Dubai should take "stronger measures" to prevent another property bubble inflating, the International Monetary Fund warned on Tuesday.
Construction is booming in the Gulf emirate and prices are rising at their fastest rate since the market crashed in 2009.
Dubai's leadership has already taken steps to try and the stop the market from overheating, doubling sales duties to 4%, while the United Arab Emirates' central bank has imposed stricter controls on lending.
"These measures are good," said the Fund's regional director Masood Ahmed, adding there was a need for stronger action.
"It is time to consider stronger measures particularly in ways to discourage a quick turnaround," Ahmed told a forum in Dubai, warning against a surge in market players looking to make quick profits.
"I think it is time to consider some stronger measures to try to dampen what could possibly be speculative transactions in real estate," he said.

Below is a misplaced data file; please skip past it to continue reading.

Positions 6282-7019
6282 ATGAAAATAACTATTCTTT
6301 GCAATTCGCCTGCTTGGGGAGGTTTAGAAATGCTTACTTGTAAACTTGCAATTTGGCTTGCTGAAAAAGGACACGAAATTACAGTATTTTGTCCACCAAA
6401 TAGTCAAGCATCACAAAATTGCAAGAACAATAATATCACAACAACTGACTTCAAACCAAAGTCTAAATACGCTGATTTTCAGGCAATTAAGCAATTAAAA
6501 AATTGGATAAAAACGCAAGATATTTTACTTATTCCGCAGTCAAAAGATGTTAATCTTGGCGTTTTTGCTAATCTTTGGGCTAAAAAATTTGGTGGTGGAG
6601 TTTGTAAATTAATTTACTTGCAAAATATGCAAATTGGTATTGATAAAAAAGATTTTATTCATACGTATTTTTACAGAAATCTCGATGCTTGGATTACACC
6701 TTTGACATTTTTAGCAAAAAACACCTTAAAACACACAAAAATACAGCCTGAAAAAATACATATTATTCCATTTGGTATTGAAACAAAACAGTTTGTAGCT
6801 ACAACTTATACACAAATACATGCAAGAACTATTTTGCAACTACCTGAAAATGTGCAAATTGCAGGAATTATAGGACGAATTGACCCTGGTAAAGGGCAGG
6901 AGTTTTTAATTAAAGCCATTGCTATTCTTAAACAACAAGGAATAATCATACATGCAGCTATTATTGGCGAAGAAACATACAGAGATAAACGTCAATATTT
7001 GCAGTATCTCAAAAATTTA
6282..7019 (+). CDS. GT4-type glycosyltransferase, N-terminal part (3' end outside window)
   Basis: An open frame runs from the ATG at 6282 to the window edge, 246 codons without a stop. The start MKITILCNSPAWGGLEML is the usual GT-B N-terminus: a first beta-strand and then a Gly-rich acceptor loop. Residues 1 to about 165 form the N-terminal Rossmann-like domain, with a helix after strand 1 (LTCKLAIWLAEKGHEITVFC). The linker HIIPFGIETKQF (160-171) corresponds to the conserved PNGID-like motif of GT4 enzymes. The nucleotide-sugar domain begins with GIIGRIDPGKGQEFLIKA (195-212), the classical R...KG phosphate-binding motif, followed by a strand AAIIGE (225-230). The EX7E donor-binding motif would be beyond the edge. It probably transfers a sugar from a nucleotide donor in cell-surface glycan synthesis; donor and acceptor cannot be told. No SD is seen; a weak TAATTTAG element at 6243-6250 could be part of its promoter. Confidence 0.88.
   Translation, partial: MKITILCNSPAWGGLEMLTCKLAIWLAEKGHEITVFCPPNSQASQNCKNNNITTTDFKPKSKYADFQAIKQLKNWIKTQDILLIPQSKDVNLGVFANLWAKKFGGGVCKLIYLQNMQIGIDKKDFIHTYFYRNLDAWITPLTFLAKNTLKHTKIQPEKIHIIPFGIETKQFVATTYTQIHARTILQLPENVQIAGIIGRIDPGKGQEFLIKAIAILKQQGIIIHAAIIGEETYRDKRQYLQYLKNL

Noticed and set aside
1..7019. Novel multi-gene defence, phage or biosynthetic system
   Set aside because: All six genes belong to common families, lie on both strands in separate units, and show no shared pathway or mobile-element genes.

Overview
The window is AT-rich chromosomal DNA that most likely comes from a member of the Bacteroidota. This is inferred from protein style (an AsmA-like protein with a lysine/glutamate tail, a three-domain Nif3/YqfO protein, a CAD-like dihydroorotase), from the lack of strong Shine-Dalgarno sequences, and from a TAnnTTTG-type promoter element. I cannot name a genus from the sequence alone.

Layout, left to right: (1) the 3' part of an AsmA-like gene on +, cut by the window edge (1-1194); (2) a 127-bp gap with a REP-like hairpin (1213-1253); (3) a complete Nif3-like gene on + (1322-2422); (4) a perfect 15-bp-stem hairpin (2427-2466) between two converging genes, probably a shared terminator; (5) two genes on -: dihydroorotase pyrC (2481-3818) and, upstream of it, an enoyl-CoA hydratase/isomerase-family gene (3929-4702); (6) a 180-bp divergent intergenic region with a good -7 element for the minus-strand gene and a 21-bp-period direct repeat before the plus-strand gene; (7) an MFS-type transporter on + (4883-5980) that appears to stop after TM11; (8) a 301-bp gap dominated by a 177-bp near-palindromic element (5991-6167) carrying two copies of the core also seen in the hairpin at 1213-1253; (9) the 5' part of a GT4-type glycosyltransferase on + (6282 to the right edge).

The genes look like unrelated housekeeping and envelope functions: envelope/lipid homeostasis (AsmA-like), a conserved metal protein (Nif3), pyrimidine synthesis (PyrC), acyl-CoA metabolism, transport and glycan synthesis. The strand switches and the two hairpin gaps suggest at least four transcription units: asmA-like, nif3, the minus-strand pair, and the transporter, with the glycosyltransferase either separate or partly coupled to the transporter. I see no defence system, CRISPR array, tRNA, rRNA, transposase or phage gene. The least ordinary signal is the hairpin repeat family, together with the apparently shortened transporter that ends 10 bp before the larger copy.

During the talk, he mentioned rules in Singapore where property sales made within a year of purchase are subjected to a 30% tax, suggesting that similarly strong sales taxes could help protect Dubai.
While the market is expanding rapidly, it remains dominated by cash buyers. Ahmed warned that any increase in debt-funded home purchases should signal the need for tighter controls in the sector.
Fuelled by foreign investors, Dubai experienced a stellar housing boom in the noughties, followed by an equally spectacular crash in 2009.
The emirate has recently begun attracting foreign cash once more, as regional uncertainty elsewhere and favourable property laws entice international investors. Its real estate sector has expanded along with the emirate's trade and tourism sectors in recent years.